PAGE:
John DiGiacomo discusses the importance of getting a written agreement for collaborative works, such as music put out by a band, to protect your copyright rights, your trademark, and your royalties.
Welcome to Copyright Law Radio, sponsored by Traverse Copyright Law, internet lawyers specializing in copyright infringement, copyright licensing and copyright registration. Now here’s your host, Damien Allen.
Damien Allen: Welcome to Copyright Law Radio. My name is Damien Allen, and today we are continuing our conversation with Bob and with John DiGiacomo of Traverse Legal, PLC, on copyright nightmares in the music business, and we’ve been discussing a situation where our guest, Bob, was in a band and he was given a threat letter by a former band member trying to terminate the rights to the use of his own songs, as well as songs that were co-created with the former band members. Under the tenants of the Berne Convention, once a musical work is recorded, it is automatically protected by copyright law, is that correct?
Damien Allen: Now, Bob, you’re still the owner of the recording equipment and the files that were placed upon it, correct?
Bob: Oh, yes.
Damien Allen: And that is recorded in a digital medium?
Damien Allen: Does the digital timestamp, which is included in any kind of digital audio work station or digital recording equipment, also lend credence to Bob holding the copyright to this material, John?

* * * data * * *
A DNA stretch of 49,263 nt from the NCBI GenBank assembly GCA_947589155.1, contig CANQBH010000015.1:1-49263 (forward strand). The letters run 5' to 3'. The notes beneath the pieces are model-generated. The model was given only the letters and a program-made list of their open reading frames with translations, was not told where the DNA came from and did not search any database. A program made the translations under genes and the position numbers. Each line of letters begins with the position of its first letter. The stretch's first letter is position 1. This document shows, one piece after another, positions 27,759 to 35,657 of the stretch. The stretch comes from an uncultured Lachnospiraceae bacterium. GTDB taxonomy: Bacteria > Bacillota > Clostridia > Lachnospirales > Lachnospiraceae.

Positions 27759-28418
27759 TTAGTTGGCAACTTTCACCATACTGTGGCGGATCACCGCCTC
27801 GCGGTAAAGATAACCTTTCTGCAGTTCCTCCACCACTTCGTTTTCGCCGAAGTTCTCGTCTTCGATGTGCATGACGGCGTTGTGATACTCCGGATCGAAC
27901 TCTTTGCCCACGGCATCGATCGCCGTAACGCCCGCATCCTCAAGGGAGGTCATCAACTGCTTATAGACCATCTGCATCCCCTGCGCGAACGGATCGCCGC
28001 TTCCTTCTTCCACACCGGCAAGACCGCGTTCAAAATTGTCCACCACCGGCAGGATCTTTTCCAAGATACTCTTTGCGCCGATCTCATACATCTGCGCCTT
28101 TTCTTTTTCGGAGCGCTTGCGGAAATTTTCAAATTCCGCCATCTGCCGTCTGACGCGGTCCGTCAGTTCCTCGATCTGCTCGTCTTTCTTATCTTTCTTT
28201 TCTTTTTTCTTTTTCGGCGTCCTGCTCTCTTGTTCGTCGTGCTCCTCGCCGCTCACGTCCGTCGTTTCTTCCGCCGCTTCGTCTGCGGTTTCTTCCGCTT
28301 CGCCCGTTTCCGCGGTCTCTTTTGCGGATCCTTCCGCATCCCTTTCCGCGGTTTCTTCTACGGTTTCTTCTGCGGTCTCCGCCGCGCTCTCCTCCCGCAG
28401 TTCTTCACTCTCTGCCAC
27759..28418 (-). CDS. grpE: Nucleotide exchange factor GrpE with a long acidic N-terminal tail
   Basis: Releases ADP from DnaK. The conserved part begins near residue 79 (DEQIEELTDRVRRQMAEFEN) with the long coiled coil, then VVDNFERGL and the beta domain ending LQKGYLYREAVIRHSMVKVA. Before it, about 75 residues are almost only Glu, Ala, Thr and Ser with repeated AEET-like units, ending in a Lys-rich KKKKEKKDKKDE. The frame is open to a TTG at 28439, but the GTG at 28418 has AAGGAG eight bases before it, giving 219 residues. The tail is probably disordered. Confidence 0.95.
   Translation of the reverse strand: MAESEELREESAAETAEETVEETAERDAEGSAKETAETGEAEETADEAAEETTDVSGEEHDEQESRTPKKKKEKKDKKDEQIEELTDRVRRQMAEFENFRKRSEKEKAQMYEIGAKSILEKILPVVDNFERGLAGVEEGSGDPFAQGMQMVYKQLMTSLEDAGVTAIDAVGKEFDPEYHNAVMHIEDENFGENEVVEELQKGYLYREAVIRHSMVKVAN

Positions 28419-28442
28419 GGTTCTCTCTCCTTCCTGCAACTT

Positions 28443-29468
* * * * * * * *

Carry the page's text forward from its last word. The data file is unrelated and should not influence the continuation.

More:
John DiGiacomo: Digital timestamp would be a factor that you would look at. The digital timestamp would be relevant to who created the work and what the situations under the creation of the work, but priority, as far as priority of creation or priority of use, really has no bearing in copyright law. Really, what we’re looking for is who created the work? Is the work independently created? Is the work substantially similar to a work that’s being exploited by the infringing party?
Damien Allen: Does this copyright protection under the Berne Convention where it’s been fixed to a medium such as a digital audio work station or a CD, is that better protection than doing a short demo of this and mailing to yourself, which is also known as “the poor man’s copyright”?
John DiGiacomo: Well, they’re essentially the same thing. Under the Berne Convention, the signatories to the Berne Convention are granted certain rights of recognition for copyright rights in other countries. For example, if I am a U.S. citizen, and I created a copyright work, a song, for example, on a hard drive, and I send that work to a producer in England, and the producer steals that song and releases it, the effect of the Berne Convention is that my copyright rights that exist within the United States will be recognized upon creation as they are in England. So in effect, the Berne Convention allows you to enforce those copyright rights just as if they were created under the host country’s laws in another country.
Damien Allen: Well, upon receiving the threat letter, you, of course, got a little bit miffed and you’re trying to figure out what to do. What is your next step, Bob?